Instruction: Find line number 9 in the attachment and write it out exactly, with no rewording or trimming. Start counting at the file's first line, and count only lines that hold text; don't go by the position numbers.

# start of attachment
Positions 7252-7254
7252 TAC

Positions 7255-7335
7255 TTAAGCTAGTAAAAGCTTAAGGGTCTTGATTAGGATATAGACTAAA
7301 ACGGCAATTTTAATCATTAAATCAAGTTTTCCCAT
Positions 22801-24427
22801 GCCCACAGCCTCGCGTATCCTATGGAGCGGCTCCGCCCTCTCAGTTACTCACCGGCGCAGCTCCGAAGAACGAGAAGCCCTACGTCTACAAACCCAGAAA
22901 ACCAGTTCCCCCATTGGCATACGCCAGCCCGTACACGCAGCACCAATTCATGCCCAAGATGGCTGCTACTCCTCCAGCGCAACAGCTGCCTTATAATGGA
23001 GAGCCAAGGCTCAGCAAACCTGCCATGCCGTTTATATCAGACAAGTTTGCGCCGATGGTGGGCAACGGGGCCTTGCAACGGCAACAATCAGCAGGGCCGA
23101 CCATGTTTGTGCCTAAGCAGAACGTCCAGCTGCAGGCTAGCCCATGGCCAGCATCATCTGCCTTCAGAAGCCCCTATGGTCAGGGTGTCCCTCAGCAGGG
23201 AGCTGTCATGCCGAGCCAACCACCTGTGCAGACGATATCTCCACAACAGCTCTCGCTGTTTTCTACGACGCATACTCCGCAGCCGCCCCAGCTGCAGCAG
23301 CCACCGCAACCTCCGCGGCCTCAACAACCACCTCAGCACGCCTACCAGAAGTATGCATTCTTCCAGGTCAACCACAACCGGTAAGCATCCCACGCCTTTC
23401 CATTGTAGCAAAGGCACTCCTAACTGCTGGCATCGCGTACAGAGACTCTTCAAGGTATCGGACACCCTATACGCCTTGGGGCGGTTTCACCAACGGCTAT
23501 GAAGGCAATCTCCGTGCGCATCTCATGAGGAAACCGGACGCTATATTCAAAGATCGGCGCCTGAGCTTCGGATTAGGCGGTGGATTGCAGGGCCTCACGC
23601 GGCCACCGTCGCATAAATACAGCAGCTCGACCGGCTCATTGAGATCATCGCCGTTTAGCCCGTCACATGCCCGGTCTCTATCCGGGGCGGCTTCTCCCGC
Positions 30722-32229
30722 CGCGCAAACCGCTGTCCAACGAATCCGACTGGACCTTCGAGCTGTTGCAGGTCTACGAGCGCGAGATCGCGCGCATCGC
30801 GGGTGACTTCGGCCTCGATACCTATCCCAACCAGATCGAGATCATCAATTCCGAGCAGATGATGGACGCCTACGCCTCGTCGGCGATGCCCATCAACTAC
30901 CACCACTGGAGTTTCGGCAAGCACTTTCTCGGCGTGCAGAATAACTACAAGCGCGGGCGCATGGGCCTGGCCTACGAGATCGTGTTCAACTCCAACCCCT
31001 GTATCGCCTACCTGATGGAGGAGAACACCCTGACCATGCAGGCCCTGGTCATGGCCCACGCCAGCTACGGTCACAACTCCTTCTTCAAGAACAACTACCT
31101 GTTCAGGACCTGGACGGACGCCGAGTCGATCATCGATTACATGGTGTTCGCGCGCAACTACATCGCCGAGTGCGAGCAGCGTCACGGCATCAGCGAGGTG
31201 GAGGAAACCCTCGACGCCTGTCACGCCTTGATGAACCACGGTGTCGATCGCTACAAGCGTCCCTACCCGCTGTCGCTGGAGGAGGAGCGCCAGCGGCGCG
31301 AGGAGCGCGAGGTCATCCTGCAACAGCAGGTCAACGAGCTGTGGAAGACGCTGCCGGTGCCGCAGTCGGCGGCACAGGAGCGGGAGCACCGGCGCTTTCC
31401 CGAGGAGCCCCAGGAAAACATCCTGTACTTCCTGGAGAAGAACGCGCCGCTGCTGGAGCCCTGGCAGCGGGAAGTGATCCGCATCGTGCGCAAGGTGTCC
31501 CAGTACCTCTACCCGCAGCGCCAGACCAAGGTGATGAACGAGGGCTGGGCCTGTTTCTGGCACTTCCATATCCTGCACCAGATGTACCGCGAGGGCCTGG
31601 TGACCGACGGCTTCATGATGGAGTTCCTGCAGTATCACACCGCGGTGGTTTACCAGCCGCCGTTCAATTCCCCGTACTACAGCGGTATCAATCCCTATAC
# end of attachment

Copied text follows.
23001 GAGCCAAGGCTCAGCAAACCTGCCATGCCGTTTATATCAGACAAGTTTGCGCCGATGGTGGGCAACGGGGCCTTGCAACGGCAACAATCAGCAGGGCCGA